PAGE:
The most common arrangement of the keys and holes on a clarinet was inspired by the Boehm system, developed by Theobald Boehm for the flute. However, in year 1839, Hyacinthe Klose used the Boehm system to develop the clarinet's arrangement and that arrangement of keys and holes is different to the original flute arrangement.
In the history of clarinet, the next major development was the invention of the modern pad. This was great because early clarinets used felt pads to cover the tone holes and they leaked air. This called for pad-covered holes to be kept to a minimum, restricting the number of notes the clarinet could play with good tone. In 1812, a Baltic German community-born clarinetist and inventor, Iwan Müller, developed a new type of pad that was covered in leather or fish bladder.

Description and Construction of Clarinet

Clarinets (also saxophones) is instrument that use a single reed unlike the double reed use by oboe and bassoon. This reed is made from the cane of Arundo donax, a type of grass. However, all clarinet reeds are not created equally. Most seasoned clarinetist will let you know that simply changing the kind of reed you play the clarinet with can make a major difference in your sound.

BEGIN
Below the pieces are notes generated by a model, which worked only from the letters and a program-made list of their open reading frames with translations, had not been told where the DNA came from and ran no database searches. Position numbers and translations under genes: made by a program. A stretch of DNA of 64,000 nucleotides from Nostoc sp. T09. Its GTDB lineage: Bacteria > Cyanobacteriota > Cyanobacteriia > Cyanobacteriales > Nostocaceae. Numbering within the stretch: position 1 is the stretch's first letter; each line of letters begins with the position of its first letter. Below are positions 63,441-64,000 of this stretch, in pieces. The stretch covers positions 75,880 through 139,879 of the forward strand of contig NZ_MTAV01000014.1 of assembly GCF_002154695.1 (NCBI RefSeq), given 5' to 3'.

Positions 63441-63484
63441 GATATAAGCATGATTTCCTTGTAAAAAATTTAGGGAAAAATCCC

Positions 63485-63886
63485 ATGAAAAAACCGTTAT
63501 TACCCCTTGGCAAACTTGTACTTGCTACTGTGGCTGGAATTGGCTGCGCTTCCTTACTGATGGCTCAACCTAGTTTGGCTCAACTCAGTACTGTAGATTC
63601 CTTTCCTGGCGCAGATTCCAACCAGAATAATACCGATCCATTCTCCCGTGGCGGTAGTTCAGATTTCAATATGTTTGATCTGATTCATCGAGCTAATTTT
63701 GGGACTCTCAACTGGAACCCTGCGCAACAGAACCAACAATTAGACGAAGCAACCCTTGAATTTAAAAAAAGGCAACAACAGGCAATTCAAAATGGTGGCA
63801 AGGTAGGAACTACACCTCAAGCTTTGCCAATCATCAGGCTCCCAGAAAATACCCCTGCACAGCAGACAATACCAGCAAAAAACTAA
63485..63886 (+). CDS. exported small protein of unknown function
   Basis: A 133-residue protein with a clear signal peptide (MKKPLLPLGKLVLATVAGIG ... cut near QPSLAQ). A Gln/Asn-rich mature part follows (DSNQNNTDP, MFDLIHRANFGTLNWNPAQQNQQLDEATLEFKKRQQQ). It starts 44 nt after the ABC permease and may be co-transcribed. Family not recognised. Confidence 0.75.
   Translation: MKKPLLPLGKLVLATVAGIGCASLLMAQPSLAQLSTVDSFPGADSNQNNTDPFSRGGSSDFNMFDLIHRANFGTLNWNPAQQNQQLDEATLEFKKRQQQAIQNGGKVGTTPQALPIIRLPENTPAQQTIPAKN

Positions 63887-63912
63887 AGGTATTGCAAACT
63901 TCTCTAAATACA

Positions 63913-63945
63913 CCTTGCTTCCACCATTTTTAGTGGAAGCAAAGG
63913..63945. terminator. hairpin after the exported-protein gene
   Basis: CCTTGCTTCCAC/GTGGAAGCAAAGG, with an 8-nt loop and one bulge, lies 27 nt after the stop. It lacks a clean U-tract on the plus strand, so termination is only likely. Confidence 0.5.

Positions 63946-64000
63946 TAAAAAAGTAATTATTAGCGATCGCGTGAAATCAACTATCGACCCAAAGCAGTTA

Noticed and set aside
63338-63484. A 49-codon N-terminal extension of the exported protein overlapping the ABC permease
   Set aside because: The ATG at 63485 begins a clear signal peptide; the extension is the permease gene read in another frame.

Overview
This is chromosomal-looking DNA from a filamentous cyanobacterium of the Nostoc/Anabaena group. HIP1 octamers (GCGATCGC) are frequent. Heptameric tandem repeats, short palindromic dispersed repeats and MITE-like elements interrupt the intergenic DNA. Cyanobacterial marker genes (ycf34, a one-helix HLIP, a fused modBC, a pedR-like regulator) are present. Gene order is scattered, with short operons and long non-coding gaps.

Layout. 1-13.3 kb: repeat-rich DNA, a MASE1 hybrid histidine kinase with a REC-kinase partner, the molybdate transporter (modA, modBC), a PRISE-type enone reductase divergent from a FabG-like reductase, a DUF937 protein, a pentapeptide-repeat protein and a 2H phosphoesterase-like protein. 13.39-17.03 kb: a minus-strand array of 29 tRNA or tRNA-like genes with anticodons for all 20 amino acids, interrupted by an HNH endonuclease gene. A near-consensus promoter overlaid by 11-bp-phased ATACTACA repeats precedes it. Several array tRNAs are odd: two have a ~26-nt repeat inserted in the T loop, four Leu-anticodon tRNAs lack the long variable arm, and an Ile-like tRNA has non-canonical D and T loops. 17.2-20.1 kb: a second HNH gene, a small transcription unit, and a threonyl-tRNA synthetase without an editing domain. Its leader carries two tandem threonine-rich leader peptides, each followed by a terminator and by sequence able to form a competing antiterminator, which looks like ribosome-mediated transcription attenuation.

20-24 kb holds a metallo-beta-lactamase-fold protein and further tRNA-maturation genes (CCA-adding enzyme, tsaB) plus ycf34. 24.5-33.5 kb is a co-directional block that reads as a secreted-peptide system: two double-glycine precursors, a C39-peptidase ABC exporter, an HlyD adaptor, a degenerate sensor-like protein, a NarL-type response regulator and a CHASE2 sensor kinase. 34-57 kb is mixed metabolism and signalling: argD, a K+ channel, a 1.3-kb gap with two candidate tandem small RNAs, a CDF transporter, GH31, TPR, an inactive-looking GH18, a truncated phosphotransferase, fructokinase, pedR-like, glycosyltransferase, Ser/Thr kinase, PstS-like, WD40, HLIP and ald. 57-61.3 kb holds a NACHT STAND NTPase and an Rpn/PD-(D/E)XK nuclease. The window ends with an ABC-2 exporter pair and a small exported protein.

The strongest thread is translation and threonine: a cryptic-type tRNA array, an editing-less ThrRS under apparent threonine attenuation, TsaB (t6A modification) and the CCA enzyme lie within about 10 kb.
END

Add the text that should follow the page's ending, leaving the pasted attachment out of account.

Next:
The mouthpiece of the clarinet is made out of a kind of hard rubber called ebonite. The mouthpiece is actually three pieces in one: the ligature secures the reed on the mouthpiece. The player slides the ligature over the mouthpiece and tightens it to secure the reed.

The body of the instrument is made of hard wood, most early clarinets were made of boxwood or ebony, nowadays, African Blackwood which is sometimes called Grenadilla is use. Grenadilla has a higher relative density than boxwood, this property gives instruments made of it a rich and beautiful tone. Its black wood is often confused with Ebony, but not the same, this wood is capable of taking a high polish. New materials has emerged today that make uses Ivory powder and carbon fiber that was glued together with a special resin as a combination of  materials that should possess the same physical characteristics as wood with the cracking exception. Due to its powerful acoustic value, Grenadilla is the most suitable material for what musicians look for in a clarinet.

The keys of the clarinet are usually made out of an alloy material called German silver. This is made from copper, zinc, and nickel. The alloy looks exactly like a pure silver, but it does not tarnish. Some special designed instruments can be made with pure silver keys, and costly models are also available with the gold-plated keys. The key pads of the clarinet require cardboard and felt or leather. It pitched an octave lower than the B clarinet and possesses a powerful sound in the lower registers.